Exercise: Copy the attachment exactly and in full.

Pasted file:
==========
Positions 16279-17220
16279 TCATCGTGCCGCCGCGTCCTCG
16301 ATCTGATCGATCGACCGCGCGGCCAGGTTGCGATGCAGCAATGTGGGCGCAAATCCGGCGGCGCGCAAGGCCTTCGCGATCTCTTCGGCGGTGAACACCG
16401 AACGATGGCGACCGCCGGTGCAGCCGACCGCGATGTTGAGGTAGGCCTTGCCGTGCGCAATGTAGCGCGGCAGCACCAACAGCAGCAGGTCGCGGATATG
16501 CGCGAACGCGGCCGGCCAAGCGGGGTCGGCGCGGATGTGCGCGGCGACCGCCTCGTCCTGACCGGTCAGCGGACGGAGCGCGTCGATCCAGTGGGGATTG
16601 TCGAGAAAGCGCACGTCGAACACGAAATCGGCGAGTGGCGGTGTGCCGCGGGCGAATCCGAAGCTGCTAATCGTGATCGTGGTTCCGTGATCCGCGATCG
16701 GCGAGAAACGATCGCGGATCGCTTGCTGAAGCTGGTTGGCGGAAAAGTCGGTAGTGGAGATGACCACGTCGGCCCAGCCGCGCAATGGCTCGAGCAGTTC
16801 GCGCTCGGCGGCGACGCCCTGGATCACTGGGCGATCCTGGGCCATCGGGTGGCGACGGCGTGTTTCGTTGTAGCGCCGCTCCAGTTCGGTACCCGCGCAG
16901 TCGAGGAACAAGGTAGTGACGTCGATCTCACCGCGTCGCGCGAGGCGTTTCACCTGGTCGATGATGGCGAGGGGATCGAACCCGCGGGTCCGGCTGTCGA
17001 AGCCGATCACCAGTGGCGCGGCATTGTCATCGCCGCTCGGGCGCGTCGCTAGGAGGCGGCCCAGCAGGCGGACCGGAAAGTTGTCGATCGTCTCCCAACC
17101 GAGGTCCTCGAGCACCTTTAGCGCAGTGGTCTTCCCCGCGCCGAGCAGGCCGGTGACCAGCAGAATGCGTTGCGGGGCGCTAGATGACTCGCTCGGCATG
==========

Positions 16279-17220
16279 TCATCGTGCCGCCGCGTCCTCG
16301 ATCTGATCGATCGACCGCGCGGCCAGGTTGCGATGCAGCAATGTGGGCGCAAATCCGGCGGCGCGCAAGGCCTTCGCGATCTCTTCGGCGGTGAACACCG
16401 AACGATGGCGACCGCCGGTGCAGCCGACCGCGATGTTGAGGTAGGCCTTGCCGTGCGCAATGTAGCGCGGCAGCACCAACAGCAGCAGGTCGCGGATATG
16501 CGCGAACGCGGCCGGCCAAGCGGGGTCGGCGCGGATGTGCGCGGCGACCGCCTCGTCCTGACCGGTCAGCGGACGGAGCGCGTCGATCCAGTGGGGATTG
16601 TCGAGAAAGCGCACGTCGAACACGAAATCGGCGAGTGGCGGTGTGCCGCGGGCGAATCCGAAGCTGCTAATCGTGATCGTGGTTCCGTGATCCGCGATCG
16701 GCGAGAAACGATCGCGGATCGCTTGCTGAAGCTGGTTGGCGGAAAAGTCGGTAGTGGAGATGACCACGTCGGCCCAGCCGCGCAATGGCTCGAGCAGTTC
16801 GCGCTCGGCGGCGACGCCCTGGATCACTGGGCGATCCTGGGCCATCGGGTGGCGACGGCGTGTTTCGTTGTAGCGCCGCTCCAGTTCGGTACCCGCGCAG
16901 TCGAGGAACAAGGTAGTGACGTCGATCTCACCGCGTCGCGCGAGGCGTTTCACCTGGTCGATGATGGCGAGGGGATCGAACCCGCGGGTCCGGCTGTCGA
17001 AGCCGATCACCAGTGGCGCGGCATTGTCATCGCCGCTCGGGCGCGTCGCTAGGAGGCGGCCCAGCAGGCGGACCGGAAAGTTGTCGATCGTCTCCCAACC
17101 GAGGTCCTCGAGCACCTTTAGCGCAGTGGTCTTCCCCGCGCCGAGCAGGCCGGTGACCAGCAGAATGCGTTGCGGGGCGCTAGATGACTCGCTCGGCATG